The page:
Proposed by the US Treasury, backed by the IMF and applauded by countries like Germany and France, the prospect of a global minimum corporate income tax is gaining momentum.

This initiative, which aims to end competition for low taxes between countries and the use of tax havens by companies, will be on the agenda of the G20 finance ministers when they meet virtually on Wednesday, and the group could unveil a proposal in July.

The idea has been promoted by the Organization for Economic Cooperation and Development (OECD), but received a new impetus this week when the Secretary of the Treasury of the United States, Janet Yellen, assured that she would seek an agreement in the G20.

“Together we can use this global minimum tax to ensure that the economy thrives on the basis of a more level playing field for multinational companies,” Yellen said Monday.

This tax harmonization, aimed at imposing a minimum tax on companies regardless of the country where they are located, would seek to prevent companies from avoiding taxes by establishing headquarters in countries with lower rates, a frequent practice among technology firms that drains resources from the coffers. governmental.

– “Big step forward” –

The United States lowered its corporate tax rate in 2017 during the administration of former Republican President Donald Trump. But his successor, Democrat Joe Biden, last week proposed raising the rate again to fund a massive $ 2 trillion infrastructure and jobs plan.

However, Yellen has said it would be better to couple a US rate increase with a global minimum tax to end the “race to the bottom” between countries to see who implements the lower rate.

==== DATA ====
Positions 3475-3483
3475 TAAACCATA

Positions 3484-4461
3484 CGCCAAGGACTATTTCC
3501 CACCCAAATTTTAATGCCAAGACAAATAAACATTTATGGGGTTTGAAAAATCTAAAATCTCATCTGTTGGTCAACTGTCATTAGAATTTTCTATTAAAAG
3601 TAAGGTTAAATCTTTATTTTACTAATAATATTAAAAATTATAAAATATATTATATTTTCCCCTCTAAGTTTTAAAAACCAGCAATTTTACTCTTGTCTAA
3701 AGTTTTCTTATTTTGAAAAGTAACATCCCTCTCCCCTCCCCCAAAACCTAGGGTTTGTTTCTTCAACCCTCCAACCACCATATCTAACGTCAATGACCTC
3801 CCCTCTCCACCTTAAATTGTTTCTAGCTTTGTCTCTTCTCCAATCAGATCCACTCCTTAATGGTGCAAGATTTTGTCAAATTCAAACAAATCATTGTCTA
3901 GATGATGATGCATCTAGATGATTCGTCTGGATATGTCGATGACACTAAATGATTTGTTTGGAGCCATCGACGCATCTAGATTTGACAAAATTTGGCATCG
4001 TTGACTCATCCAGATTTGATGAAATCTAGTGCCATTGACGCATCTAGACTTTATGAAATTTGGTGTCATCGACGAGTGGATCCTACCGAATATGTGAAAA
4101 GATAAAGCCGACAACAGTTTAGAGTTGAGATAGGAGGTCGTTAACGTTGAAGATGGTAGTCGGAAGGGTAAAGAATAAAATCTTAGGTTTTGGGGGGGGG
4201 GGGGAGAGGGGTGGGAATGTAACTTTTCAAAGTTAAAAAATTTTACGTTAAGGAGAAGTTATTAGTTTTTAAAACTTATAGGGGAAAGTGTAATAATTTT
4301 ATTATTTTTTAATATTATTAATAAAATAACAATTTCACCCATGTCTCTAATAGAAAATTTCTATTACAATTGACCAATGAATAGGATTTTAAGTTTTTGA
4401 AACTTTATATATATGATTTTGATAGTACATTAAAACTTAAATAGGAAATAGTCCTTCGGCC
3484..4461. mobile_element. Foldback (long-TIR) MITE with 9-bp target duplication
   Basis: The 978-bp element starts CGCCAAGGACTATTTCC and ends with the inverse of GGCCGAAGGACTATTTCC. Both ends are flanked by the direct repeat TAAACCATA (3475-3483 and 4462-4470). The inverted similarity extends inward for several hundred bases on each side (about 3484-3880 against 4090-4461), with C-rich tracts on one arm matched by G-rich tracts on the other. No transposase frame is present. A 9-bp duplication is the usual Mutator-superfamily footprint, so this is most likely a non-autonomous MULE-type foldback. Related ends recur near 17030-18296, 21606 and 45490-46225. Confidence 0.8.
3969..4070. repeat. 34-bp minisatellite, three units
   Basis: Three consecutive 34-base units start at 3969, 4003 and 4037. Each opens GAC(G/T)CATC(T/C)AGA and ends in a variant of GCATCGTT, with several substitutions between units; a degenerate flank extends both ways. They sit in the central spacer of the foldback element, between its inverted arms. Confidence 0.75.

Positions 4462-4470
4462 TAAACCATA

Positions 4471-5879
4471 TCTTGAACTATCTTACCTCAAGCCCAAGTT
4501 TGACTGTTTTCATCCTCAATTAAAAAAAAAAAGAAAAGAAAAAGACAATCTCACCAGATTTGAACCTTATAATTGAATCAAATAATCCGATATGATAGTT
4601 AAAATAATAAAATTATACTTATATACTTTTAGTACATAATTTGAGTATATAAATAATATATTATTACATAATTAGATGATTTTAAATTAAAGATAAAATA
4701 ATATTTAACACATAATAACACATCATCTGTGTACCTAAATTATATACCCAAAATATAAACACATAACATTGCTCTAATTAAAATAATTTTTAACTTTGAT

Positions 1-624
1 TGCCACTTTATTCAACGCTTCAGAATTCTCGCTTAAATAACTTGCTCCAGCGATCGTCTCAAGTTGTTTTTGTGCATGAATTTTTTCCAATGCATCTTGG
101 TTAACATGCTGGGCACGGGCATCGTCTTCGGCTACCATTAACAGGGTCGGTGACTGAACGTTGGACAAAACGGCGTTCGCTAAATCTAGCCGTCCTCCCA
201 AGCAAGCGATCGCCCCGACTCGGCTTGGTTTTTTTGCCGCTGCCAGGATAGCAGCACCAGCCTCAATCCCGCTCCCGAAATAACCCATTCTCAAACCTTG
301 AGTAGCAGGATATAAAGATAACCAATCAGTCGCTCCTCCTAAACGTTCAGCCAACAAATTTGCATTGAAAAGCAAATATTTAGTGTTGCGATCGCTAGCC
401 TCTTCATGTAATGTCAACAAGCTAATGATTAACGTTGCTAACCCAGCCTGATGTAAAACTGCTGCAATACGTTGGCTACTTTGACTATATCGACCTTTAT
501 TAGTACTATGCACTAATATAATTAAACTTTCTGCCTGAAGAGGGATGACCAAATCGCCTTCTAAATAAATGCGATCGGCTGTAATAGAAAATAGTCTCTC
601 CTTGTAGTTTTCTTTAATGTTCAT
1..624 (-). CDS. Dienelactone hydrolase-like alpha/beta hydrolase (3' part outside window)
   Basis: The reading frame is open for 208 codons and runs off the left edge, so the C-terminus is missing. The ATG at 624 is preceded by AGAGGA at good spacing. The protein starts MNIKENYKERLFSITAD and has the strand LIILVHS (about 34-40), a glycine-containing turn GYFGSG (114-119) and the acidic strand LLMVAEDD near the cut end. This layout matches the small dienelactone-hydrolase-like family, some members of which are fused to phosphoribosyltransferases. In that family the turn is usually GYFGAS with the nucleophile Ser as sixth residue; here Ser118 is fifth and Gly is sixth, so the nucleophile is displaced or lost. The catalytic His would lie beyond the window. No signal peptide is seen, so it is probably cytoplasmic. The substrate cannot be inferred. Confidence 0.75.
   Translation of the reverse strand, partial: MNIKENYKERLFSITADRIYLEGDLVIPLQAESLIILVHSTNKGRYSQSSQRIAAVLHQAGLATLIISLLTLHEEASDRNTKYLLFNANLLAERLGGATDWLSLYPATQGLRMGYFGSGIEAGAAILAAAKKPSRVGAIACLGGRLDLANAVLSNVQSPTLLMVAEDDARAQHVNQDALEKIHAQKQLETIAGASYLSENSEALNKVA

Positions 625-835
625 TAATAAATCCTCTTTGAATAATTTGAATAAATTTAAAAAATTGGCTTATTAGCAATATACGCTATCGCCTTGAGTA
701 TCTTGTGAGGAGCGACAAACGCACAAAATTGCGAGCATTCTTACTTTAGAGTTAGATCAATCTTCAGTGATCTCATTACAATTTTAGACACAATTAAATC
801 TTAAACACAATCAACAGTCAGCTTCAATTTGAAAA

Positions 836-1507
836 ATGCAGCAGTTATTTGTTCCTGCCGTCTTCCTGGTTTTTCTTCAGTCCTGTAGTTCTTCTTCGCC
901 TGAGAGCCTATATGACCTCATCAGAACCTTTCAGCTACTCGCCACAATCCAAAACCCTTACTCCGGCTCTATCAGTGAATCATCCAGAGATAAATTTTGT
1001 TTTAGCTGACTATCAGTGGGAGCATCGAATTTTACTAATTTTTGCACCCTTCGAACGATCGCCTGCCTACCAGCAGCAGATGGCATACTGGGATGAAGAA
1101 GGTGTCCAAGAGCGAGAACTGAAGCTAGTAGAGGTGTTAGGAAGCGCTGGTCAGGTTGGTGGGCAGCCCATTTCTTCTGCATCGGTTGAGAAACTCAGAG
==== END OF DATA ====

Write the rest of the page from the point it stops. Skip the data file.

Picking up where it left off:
Washington’s European allies welcomed the US initiative.

“A global agreement on international taxation is now within our grasp,” French Economy Minister Bruno Le Maire told AFP on Tuesday, calling on countries “to seize this historic opportunity.”

German Finance Minister Olaf Scholz called Yellen’s announcement a “big step forward” in the battle to stop the erosion of government revenue.

“The support of the United States gives this initiative a strong tailwind,” Scholz said, adding that he hoped an agreement could be reached this year.

The European Commission spoke in the same vein, expecting “a consensual global solution” for the boreal summer. Its spokesman, Daniel Ferrie, said the bloc asked “all global partners to continue participating in these discussions and to continue working without delay.”

– How high? –

The International Monetary Fund joined the voices of support on Tuesday. “We are very much in favor of a global minimum tax on corporate income,” said Gita Gopinath, chief economist at the multilateral organization.

Speaking at a press conference at the beginning of the spring IMF and World Bank meetings, Gopinath noted that governments face “a great deal” of tax evasion and money transferred to tax havens.

He indicated that this is a matter of “great concern” for the IMF because it “reduces the tax base on which governments can collect revenue and spend on social and economic needs.”

The international reform would have two components: the minimum tax rate and the establishment of a system to modulate corporate taxes based on profits in each country, regardless of where companies are based, which would probably affect the tech giants the most.

No rate has been decided, but estimates range from 12.5% ​​to 21%.

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